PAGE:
Toby Wyles, formerly one of the global equity partners at top of buyout firm Apax Partners, is coming back to market in October with a star team of veteran deal-doers to launch a mid-market firm.
Vitruvian Partners, named after the Leonardo da Vinci study in proportion and balance known as the Vitruvian Man, is the first spin-out from Europe’s blue-chip buyout firms, since Harald Mix left Industri Kapital to found his own firm in 2003.
Risman and Riley will be managing partners alongside Wyles.
David Nahama, a partner at Apax investing in venture deals and part of that firm’s technology and telco team, is joining Vitruvian as a partner. Mark Hartford, until 18 months ago chief financial officer at Bridgepoint, a European buyout group, is the final partner in the starting line-up.
According to one fund of funds manager the firm intends to hire one more partner and a number of principals and associates. It also plans to appoint special partners with backgrounds in industry to help them identify and execute deals.
Wyles has already begun informal marketing of the firm, which is said by one investor to be targeting between €800 million to a €1 billion.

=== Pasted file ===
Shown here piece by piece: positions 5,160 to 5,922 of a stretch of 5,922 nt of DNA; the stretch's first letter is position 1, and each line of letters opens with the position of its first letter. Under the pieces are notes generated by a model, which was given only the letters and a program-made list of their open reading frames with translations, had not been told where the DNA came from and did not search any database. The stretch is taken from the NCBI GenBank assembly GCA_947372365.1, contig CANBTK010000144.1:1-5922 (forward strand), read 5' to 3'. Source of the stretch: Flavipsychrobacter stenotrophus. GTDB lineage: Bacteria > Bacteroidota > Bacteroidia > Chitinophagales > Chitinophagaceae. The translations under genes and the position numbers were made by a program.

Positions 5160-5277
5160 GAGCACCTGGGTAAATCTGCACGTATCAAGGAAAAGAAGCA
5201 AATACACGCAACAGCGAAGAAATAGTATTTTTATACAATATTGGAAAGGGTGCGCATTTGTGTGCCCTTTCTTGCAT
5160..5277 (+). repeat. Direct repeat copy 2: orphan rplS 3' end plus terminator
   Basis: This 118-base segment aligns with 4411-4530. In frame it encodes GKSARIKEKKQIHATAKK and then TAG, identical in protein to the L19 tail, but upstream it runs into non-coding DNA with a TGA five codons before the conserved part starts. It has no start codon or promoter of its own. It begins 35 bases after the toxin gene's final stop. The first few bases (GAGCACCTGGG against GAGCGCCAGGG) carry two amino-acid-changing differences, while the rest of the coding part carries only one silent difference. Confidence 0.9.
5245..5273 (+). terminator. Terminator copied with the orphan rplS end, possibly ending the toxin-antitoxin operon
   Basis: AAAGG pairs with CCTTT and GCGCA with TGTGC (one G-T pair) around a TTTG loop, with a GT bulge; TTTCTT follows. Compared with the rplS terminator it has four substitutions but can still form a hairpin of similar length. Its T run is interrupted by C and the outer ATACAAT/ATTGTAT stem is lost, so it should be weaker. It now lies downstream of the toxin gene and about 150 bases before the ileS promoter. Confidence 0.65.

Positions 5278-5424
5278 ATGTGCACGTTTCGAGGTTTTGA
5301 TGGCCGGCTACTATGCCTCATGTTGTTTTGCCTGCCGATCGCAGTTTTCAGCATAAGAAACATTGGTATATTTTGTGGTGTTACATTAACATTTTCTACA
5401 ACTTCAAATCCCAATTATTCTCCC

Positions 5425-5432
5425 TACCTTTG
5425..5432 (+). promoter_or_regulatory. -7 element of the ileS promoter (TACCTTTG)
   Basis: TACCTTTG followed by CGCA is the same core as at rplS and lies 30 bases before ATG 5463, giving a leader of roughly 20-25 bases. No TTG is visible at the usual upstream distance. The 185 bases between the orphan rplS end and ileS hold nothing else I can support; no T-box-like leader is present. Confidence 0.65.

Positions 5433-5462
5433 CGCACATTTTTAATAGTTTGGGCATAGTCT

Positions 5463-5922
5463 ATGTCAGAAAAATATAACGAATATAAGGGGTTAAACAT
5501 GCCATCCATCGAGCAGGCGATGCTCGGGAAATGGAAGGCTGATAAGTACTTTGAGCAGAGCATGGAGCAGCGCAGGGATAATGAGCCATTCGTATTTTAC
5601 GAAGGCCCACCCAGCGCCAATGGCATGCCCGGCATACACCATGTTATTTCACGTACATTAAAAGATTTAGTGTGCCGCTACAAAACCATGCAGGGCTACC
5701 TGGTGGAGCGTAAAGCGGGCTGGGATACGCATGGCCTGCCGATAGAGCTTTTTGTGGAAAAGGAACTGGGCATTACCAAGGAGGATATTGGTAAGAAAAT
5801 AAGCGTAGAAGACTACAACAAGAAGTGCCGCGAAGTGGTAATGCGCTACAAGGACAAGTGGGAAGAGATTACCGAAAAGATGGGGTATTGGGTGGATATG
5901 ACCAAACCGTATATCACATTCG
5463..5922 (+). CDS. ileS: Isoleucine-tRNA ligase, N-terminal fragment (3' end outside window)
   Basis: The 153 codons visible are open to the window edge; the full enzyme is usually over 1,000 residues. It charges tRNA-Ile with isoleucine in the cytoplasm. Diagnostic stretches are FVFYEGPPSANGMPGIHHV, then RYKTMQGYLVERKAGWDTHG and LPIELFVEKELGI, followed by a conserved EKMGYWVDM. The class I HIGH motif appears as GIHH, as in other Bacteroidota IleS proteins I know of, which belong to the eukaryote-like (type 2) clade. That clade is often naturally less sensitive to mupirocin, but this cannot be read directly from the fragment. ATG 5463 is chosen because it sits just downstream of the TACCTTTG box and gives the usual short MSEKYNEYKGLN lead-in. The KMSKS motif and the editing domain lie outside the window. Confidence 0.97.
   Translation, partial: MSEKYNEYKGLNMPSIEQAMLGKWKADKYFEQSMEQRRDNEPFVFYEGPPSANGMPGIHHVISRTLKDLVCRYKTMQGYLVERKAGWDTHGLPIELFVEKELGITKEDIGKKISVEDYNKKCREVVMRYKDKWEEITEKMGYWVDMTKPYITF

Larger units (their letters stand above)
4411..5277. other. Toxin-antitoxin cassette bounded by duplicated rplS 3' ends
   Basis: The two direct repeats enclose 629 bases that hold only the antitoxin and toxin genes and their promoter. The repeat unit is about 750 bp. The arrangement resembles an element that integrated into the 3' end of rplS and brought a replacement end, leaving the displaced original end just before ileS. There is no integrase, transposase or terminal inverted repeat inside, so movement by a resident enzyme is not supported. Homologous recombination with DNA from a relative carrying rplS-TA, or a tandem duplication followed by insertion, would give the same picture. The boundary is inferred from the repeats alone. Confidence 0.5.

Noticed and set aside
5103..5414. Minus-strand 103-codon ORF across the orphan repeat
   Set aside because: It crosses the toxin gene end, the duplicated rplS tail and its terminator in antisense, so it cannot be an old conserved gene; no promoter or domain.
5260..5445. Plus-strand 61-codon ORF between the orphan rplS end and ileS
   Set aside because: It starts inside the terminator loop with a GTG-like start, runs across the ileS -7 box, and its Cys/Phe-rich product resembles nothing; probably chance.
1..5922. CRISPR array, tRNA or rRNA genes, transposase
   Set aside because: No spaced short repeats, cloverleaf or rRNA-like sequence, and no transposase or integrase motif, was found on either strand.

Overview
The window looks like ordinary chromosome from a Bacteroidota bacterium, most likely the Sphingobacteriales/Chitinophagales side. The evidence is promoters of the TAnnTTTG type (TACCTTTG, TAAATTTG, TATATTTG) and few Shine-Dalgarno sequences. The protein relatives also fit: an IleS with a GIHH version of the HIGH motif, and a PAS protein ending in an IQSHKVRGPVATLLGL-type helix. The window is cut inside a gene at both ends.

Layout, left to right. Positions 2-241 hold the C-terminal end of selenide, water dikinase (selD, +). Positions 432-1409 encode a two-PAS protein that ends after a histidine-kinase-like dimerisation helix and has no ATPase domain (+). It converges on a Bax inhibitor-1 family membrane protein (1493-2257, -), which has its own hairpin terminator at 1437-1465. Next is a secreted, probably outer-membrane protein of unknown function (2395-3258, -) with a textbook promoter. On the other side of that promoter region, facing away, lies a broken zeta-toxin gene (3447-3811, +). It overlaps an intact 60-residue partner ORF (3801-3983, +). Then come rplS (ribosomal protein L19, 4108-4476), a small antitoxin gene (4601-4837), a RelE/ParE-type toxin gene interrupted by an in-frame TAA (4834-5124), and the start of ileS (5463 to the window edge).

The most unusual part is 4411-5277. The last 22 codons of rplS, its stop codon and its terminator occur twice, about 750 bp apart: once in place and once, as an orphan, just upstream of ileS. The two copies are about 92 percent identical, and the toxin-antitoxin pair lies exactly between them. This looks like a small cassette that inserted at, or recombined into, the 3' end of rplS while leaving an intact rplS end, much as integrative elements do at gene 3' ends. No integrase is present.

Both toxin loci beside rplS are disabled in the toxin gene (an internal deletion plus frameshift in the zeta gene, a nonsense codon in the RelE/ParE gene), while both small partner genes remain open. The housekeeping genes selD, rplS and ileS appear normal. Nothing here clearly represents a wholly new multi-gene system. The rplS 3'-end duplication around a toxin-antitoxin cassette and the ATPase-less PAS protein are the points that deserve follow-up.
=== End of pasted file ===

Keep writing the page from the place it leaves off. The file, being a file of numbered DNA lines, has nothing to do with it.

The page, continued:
Vitruvian aims to invest in “dynamic situations where change drivers are present,” according to an investor. It is planning to put two-thirds of the money to work in the UK and the remainder it will invest opportunistically in northern Europe.
Pre-marketing literature highlights the fund’s focus as a return to the type of deals the team did before their previous firms moved up in scale. Vitruvian is aiming to invest between €15 million and €150 million in equity in deals that range between €150 million and €500 million in total transaction value.
The track record claimed by the new team boasts a money multiple of 3.7 times the original investment and internal rate of return of about 60%. Together the team has invested €1.3 billion in 23 deals with peaks including Fastline, a UK business Apax sold for seven times the original investment; Elis, a linen rental business, which BC sold for nearly six times its investment, and Cantrell and Cochrane, an Irish drinks business that made four times its money.
The management team is billed as a young and cohesive group, that was very senior within its previous firms, but which has not seen much of the economic upside yet.
Wyles declined to comment and Monument Group, which is advising on the placement of the fund, was not available for comment.